Can They Make Your Life any Easier?

How Amazon constantly garners respect and loyalty … or does it?
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Posted February 12, 2020

For the record: I’m not a fan. Not even remotely. I’m rooting for Walmart. But my Amazon experience today was so effortless, so quick and easy, and so on-my-own-terms, it leaves me baffled why I keep shopping brick-and-mortar. I cringe even as I write this heresy. I do recover nicely at the end of this blog – hold tight and keep reading!

You’re probably wondering what could possibly have been so momentous as to convert the likes of me. Well, it all started with an error I made while ordering a book – I ordered two by mistake. I didn’t catch the error until I opened my package yesterday and saw two copies of the same book in the box. Panic crept in at the sight: I had to return something. I hate online shopping because I hate (dread actually) the hassle and associated expense of the return. Up to this point, I had avoided having to return anything to Amazon, the faceless, formless provider of everything. Much to my delight, it turns out that Amazon has solved virtually all issues related to returning things, save one (I’ll get to that).

I went into the “My Orders” section in my account, and there I found a simple three-point pathway to returns with the click of button in my order history. Starting with how to have my refund processed (including the option of account credit so as to not lose valuable reward points), I discovered in step two that Amazon also offers physical return locations at Whole Foods - no longer a faceless and formless provider! Step three gives me a QSR code to print and present at Whole Foods with the item I’m returning. No box, wrapping, or label required. And I have a month to get there to return it.

The only thing that caused me to frown that day, because Amazon had taught me to expect more, was that the period to return items with this kind of ease expires about 45 days from purchase. While a reasonable enough restriction, I found myself highly disappointed that I missed the window by five days for returning the book my daughter gave me for Christmas – a book that I already had. It’s a great book by the way, and she did a great job finding it for me as the perfect gift, which was precisely why I bought it for myself a few years ago. But anyway, back to the story at hand: We hadn’t pursued the return right away because she had discarded the packaging, and we weren’t aware of the local drop off option. We had no idea the process was so simple.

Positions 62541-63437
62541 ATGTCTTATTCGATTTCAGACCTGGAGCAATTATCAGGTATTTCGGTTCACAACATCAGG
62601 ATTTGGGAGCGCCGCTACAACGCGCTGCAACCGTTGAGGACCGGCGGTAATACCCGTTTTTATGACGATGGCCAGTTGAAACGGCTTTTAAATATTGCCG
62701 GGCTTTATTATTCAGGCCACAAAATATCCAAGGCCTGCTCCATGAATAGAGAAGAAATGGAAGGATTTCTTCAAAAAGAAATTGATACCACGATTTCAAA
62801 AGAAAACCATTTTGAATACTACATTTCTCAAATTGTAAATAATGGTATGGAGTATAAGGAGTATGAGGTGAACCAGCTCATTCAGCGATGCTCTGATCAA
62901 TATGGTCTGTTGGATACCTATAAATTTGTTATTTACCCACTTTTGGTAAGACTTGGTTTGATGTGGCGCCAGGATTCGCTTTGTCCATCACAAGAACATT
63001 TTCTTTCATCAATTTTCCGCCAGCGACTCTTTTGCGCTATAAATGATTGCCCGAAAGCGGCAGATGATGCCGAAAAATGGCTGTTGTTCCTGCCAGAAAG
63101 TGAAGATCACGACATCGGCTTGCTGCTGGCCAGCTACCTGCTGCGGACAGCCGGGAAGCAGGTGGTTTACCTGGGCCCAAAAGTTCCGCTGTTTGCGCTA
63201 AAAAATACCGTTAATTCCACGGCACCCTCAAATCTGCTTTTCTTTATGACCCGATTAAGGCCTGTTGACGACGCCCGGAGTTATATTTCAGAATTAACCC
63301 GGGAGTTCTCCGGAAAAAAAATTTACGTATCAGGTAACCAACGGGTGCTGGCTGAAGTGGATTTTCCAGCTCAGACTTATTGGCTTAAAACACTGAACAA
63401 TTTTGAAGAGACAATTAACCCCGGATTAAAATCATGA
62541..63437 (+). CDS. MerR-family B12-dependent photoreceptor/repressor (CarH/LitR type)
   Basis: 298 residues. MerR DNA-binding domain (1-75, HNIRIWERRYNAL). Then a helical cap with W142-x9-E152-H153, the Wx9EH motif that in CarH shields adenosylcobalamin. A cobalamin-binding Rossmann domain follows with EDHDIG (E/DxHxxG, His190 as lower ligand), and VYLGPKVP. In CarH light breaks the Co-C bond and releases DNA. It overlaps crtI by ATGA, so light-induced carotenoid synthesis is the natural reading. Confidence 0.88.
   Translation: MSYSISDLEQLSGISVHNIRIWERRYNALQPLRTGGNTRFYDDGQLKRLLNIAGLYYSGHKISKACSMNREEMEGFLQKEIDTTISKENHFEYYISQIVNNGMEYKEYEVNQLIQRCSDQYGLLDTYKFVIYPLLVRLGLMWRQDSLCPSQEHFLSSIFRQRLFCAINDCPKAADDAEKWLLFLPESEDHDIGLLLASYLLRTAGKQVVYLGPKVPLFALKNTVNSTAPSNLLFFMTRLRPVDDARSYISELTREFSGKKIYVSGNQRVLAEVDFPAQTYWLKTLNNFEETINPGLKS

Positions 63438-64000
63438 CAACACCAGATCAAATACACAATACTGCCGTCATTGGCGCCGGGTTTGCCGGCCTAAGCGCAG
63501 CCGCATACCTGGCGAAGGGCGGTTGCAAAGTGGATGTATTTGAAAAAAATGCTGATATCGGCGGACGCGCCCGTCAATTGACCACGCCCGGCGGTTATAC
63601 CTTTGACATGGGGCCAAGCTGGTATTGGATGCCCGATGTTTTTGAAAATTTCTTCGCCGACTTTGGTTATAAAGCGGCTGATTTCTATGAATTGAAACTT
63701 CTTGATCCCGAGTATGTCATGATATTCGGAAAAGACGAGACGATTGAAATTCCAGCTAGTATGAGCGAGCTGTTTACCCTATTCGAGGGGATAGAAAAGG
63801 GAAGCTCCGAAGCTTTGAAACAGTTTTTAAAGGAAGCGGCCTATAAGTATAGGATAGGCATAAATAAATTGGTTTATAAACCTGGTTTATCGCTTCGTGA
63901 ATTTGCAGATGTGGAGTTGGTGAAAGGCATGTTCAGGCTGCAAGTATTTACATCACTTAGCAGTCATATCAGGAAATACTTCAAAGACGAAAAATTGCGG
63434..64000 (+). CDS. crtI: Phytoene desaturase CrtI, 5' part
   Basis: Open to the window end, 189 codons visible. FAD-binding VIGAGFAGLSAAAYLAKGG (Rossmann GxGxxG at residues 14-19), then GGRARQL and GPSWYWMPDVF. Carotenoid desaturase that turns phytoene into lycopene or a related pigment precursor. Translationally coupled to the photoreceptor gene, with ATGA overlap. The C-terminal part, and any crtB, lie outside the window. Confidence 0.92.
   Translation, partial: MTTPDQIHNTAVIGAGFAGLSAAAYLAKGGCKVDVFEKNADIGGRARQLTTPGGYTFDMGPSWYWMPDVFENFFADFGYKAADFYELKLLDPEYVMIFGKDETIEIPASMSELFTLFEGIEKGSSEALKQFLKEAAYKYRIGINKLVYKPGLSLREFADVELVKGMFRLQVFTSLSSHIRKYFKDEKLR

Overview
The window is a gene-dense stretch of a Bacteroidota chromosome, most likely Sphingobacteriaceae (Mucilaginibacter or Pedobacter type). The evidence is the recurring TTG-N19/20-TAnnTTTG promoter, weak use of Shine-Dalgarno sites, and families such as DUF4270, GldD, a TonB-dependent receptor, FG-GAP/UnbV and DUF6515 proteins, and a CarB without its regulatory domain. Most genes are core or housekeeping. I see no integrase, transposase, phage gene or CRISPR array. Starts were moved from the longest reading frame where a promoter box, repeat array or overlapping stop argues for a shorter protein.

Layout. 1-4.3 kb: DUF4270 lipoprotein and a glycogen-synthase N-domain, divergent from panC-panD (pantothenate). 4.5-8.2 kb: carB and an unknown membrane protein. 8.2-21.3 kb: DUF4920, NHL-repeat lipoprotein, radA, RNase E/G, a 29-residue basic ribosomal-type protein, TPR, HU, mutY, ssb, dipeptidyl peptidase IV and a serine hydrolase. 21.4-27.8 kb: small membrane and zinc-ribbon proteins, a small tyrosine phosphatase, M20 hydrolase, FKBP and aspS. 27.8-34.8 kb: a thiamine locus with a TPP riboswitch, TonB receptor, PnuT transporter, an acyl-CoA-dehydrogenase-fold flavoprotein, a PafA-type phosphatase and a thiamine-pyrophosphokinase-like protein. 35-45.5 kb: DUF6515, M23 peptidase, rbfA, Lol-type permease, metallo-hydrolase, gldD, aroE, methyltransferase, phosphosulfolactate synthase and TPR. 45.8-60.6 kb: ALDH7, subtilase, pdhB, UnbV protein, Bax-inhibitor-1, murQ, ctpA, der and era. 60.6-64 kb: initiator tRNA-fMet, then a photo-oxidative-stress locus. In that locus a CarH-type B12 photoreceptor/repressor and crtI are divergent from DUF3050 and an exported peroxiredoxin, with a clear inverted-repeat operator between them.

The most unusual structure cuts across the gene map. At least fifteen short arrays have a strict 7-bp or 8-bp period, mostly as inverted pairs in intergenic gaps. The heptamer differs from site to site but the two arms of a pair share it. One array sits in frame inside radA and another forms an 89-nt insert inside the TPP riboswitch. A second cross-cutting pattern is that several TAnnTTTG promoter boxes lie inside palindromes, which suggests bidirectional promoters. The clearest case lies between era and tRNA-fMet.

After my blissfully easy transaction, I called my daughter at school (Louisiana State University – Geaux Tigers!) to have her go into her account and initiate the return of the gifted item, thinking I could drop off both books at the same time. The return option button was not there in her order history. The return window expired on January 30th. I was crestfallen. Here is where some other retailers such as Bloomingdales, IKEA and fellow online retailer Zappos have Amazon beat with a 365-day return policy. (To give credit where credit is due, Kohl’s has a 16-month return policy!)

The next day I received notice from UPS that the orange extra-long shoelaces I had ordered for my limited edition “Year of the Horse” Nike Hi-Dunk sneakers was undeliverable. Not sure why that would be when the other two of the total three shipments made it to my door. Today I received notice of the refund because it was deemed “undeliverable”. Again, crestfallen. And baffled: why could the same retailer manage to deliver some packages but not all? The inconsistency is frustrating.

My internal battle continues to wage on in the love-hate relationship I hold with Amazon, and all things online for that matter. When they’re great, they totally rock. When they disappoint … well, they totally do not rock. I hold them at a higher level of expectation, because they take me there. So when they fail to fulfill my wants, it’s betrayal.

It’s truly a relationship with them as provider, not as a purveyor, not as a brand, but as a supply source. It’s strange that a supplier can garner such a strong relationship with its customer base – or is it? Pardon the analogy, but I suspect drug dealers have similar relationships with their customers, except that the drug being dealt here is convenience.

Coincidentally, I had a conversation with a local artist recently who operates her artistic practice as a zero-waste studio, and she dumpster-dives regularly for objects and materials to repurpose as a part of her art. She even makes her own clothes to rebel against fast fashion and its impact on the environment. But she openly admitted her addiction to Amazon, because of the convenience and value it brings to her life. She fully acknowledged the contradiction between the philosophy behind her artistic practice and her consumption practices, recognizing the environmental issues related to the increased transportation and packaging associated with her choices. We are human, after all.

We all face this conundrum in some manner. I guess my struggle is at what point will convenience kill the planet?

Kathleen Jordan, AIA, CID, LEED AP, is a principal in Gensler’s Charlotte, N.C., office, and a leader of its retail practice with over 24 years of experience across the United States and internationally. Jordan has led a broad range of retail design projects as both an outside consultant and as an in-house designer. She has led projects from merchandising and design development all the way through construction documentation and administration, and many of her projects have earned national and international design awards. Contact her at kathleen_jordan@gensler.com.

 

Can They Make Your Life any Easier? | VMSD

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